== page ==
The state continues to stand ready to do whatever we can do to assist wherever possible today. And certainly we pray that these rains are going to hold off. We have got a low pressure in the Gulf that we're watching right now. I think we've got an aircraft in that vicinity taking readings and taking a look at that right now. So our hope is that that will not come in and give us further problems in this part of the state or other areas that are already saturated.

I know the road to recovery for those who have lost loved ones, homes and businesses is going to be difficult. We've seen this state time after time be resilient and bounce back. We will continue to work diligently to ensure that all the appropriate resources are available through the state and federal government to begin the rebuilding process as soon as possible.

Let me answer any questions that you may have. Yes, ma'am.

QUESTION: What are the chances that President Bush will approve (UNINTELLIGIBLE)? PERRY: Well, I've -- I feel very confident that these counties are going to meet the threshold and will obviously get the federal assistance. You know, that's fairly certain that that's going to occur.


PERRY: Well, certainly, I think everyone, you know, we're frustrated that this happens this quickly after 1998. You know, your heart goes out to these individuals.

But, again, these are tough people. These are resilient people. And they love living where they live in Texas. And I can't blame them. You know, 99 percent of the time it's a beautiful part of the state. We get these floods in here, and it gets pretty rough looking.

So I suspect that the vast majority of them will clean up, rebuild. We'll have the federal assistance and the state assistance to hopefully make it -- it's not going to be painless. It is going to be a tough process to go through. Cleaning up after a flood is one of the tougher things that happens to these people. And -- but you bet. I'm always impressed with how Texans handle themselves after a disaster.

QUESTION: Governor, if you could talk to some of the people down there, what can you tell them to give them hope?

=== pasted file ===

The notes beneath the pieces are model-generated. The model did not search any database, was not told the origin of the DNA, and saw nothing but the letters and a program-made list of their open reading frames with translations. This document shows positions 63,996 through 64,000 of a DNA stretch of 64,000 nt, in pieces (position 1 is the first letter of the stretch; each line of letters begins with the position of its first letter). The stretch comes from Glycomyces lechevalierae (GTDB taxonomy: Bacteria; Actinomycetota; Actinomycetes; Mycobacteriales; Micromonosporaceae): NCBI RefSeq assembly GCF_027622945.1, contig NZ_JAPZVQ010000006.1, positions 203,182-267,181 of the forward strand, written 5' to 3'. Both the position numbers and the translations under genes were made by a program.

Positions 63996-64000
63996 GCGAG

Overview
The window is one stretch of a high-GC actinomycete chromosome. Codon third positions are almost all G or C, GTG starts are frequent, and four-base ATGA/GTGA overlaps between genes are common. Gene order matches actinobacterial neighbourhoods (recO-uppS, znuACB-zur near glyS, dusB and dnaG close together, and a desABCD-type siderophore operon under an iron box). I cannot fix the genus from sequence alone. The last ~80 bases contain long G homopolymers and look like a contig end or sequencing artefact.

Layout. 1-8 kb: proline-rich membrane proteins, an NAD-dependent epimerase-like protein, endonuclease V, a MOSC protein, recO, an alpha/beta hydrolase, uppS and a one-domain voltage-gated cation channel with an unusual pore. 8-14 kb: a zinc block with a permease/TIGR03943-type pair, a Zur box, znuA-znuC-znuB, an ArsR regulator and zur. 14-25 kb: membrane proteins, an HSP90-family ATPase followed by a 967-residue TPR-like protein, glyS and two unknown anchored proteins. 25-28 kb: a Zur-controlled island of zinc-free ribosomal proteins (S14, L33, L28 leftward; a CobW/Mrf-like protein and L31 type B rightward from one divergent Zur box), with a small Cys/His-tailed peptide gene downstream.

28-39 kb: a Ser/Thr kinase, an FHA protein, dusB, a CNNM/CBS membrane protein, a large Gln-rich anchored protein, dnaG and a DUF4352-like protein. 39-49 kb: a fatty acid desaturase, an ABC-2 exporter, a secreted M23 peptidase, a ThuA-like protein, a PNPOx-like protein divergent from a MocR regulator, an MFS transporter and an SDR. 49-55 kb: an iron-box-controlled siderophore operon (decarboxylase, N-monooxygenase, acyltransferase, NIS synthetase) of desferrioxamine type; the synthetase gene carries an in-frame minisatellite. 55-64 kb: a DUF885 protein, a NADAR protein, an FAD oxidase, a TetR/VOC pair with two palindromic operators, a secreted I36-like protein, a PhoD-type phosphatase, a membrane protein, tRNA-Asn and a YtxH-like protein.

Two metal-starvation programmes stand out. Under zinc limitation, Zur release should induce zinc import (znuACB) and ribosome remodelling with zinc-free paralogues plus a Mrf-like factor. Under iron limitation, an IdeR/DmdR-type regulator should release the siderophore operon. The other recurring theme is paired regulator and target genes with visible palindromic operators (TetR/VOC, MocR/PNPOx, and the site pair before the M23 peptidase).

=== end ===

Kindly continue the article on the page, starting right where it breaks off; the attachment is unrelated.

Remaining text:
PERRY: Well, one of the things that we want to do is to continue to tell people to be cautious. I mean, as we went across Canyon Lake, we saw some -- actually, I saw a jet ski out on the lake. Those people don't need to be out at all on that lake at this particular point in time. There's still a substantial amount of fast-moving water out there. We're not past the dangerous period of time by any sense of the imagination.

So I think the most important message to people right now is continue to realize that this is -- that the situation we've got ourselves into is one that can still take people's lives. Be cautious, be careful, and continue to listen. Those of you in the media have done a very, very good job of getting the information to the public about the weather alerts, what have you, the flood warnings, et cetera. We need to continue to send that message to them.

Obviously, this state has to deal with natural disasters on a fairly regular basis. The emergency management folks, Jack Collie (ph) and Scott Wells (ph), who they deal with, are as good as they get. We'll be able to deliver to the people who have been impacted, I think, the best relief that they can get in the shortest amount of time.

Certainly with their assistance of being able to contact these offices, we're going to be setting up emergency recovery centers. They're going to have these phone numbers that they can call into, and we'll be working very, very quickly to address the needs of the people of the state. WHITFIELD: You've been listening to Texas Governor Rick Perry explain his initial assessment of the damage in Central Texas as devastating. And that is why he's asking for the president to approve federal aid for 17 additional counties. Already, President Bush has approved federal assistance to 13 counties. But Governor Rick Perry says that's not going to be enough.